Much Ado About TypeScript

The web world has been alive with conversation this week about TypeScript, Microsoft’s latest language offering which builds upon JavaScript. Funnily enough I visited Adelaide this weekend to catch up with my friend Darren Neimke and his family. I worked with Darren at Readify and he has more than a decade of experience with the .NET platform but more recently he has been immersing himself in the Google platform – including the Dart language.

We talked a bit about the merits of the language and the approach that the Dart team had taken around designing a language executing within a JavaScript execution environment. My feedback was that I felt that Dart would come into its own when they finished the server execution environment and enabled Dart within Google AppEngine (at the moment it only supports Java, Python and Go).

Then to our joint surprise Microsoft shipped TypeScript earlier this week, a JavaScript superset language which takes a very similar approach to Dart. TypeScript is a language specification, with a  supporting compiler that produces JavaScript. The TypeScript compiler is open source and written in TypeScript – which means that the TypeScript compiler can run in any JavaScript execution environment. Microsoft provides tooling that plugs into Visual Studio but Darren and I successfully got an Ubuntu server up and running, pulled down Node, and got the TypeScript compiler running.

What I do like about the approach that Microsoft is taking here is that they are trying to ensure that they don’t break all of the JavaScript libraries that we know and love. Instead, TypeScript adds a sprinkle of extra syntax to JavaScript, and in some cases are simply a progression along the lines of existing standards efforts.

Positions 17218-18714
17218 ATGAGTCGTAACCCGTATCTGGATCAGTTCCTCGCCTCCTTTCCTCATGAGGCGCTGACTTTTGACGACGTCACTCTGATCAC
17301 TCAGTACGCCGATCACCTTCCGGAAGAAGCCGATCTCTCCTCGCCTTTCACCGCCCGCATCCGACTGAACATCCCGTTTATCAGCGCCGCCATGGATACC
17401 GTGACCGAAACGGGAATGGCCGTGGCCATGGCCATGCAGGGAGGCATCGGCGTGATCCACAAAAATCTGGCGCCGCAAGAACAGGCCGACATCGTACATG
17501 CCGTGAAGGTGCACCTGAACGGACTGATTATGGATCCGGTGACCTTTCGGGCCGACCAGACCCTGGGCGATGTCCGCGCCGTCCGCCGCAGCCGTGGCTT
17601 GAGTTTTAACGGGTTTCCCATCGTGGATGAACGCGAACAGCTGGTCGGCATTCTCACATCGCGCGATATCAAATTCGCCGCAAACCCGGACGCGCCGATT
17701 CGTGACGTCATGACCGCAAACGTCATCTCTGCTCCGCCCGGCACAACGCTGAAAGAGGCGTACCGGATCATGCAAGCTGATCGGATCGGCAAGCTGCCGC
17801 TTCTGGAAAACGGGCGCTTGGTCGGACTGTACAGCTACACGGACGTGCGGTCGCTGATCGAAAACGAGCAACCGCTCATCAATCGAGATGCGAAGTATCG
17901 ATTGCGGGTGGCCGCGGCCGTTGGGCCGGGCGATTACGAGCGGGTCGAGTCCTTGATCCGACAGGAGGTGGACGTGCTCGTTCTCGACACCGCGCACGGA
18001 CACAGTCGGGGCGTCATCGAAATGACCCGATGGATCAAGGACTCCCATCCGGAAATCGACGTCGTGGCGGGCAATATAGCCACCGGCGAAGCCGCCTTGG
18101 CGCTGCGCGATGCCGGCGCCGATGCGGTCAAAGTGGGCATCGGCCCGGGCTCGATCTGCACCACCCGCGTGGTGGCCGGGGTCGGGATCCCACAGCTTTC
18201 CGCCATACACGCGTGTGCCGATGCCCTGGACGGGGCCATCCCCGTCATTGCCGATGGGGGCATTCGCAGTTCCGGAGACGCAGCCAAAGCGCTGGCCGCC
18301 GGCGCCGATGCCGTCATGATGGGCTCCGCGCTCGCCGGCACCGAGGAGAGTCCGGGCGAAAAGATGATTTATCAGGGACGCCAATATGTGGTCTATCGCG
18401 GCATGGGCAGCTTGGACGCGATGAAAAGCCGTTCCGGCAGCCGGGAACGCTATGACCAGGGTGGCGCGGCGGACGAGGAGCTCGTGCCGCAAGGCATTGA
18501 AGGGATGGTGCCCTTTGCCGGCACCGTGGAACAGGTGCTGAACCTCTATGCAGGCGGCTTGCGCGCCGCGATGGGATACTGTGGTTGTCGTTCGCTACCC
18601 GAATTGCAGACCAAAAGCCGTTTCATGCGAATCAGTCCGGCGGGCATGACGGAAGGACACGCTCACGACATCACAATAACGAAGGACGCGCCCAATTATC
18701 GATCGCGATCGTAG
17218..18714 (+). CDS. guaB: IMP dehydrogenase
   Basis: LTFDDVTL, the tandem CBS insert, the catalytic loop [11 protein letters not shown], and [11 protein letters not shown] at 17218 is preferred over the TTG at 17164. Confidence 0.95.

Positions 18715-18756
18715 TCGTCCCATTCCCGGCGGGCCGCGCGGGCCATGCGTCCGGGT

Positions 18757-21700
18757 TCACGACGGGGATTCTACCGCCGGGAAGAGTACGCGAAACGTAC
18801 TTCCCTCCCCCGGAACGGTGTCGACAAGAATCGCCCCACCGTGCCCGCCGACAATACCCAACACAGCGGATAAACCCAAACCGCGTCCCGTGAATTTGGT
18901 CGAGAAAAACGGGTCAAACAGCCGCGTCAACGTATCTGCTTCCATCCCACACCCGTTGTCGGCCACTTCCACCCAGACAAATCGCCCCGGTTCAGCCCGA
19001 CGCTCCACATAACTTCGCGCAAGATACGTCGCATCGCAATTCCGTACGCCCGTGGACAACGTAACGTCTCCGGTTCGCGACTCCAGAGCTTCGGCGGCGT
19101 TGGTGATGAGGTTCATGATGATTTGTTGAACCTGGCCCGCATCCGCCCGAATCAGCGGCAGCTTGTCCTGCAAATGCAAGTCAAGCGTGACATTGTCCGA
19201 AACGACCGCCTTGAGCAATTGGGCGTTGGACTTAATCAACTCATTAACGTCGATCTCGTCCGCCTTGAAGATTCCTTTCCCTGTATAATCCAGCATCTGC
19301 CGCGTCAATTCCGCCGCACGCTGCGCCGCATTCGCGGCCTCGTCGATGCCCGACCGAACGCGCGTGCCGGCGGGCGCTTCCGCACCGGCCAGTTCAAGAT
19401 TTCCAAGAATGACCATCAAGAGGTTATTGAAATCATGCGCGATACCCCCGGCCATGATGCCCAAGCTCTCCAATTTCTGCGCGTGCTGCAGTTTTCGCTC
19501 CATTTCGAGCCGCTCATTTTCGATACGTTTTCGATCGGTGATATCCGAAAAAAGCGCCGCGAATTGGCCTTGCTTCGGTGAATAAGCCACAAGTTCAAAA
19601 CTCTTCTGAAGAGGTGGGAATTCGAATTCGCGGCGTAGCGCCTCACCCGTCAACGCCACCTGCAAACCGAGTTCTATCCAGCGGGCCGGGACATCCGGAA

The truth is that Dart is significant for Google because as a platform vendor they need to have their own server language. Microsoft already have a few languages that they own that have good adoption (existing .NET languages).

If I was Google, I would do what Google has done, and if I was Microsoft, well, I’m not sure that I would have bothered with TypeScript – but now that it is here it might encourage developers to look no only at TypeScript, but also other languages that build upon JavaScript to execute within the browser. TypeScript also adds some extra power to Microsoft’s Node hosting platform within Windows Azure without breaking compatibility with the APIs that come out of the box with the Node engine.

Interesting times indeed.

2 thoughts on “Much Ado About TypeScript

  1. Joe Wood

    Microsoft needed TypeScript to address issues with JavaScript that they have for tooling and WinRT. JavaScript is a first class language for Windows 8 based apps – but windows developers expect good tooling like intellisense and refactoring. That’s not easy in a dynamic typing language.

    What’s great about TypeScript is that existing JavaScript is valid TypeScript. The onboard adoption is much cheaper and easier than other recompiled langauges like CoffeeScript and even Dart. For this reason I would expect TypeScript to see more adoption than Dart.

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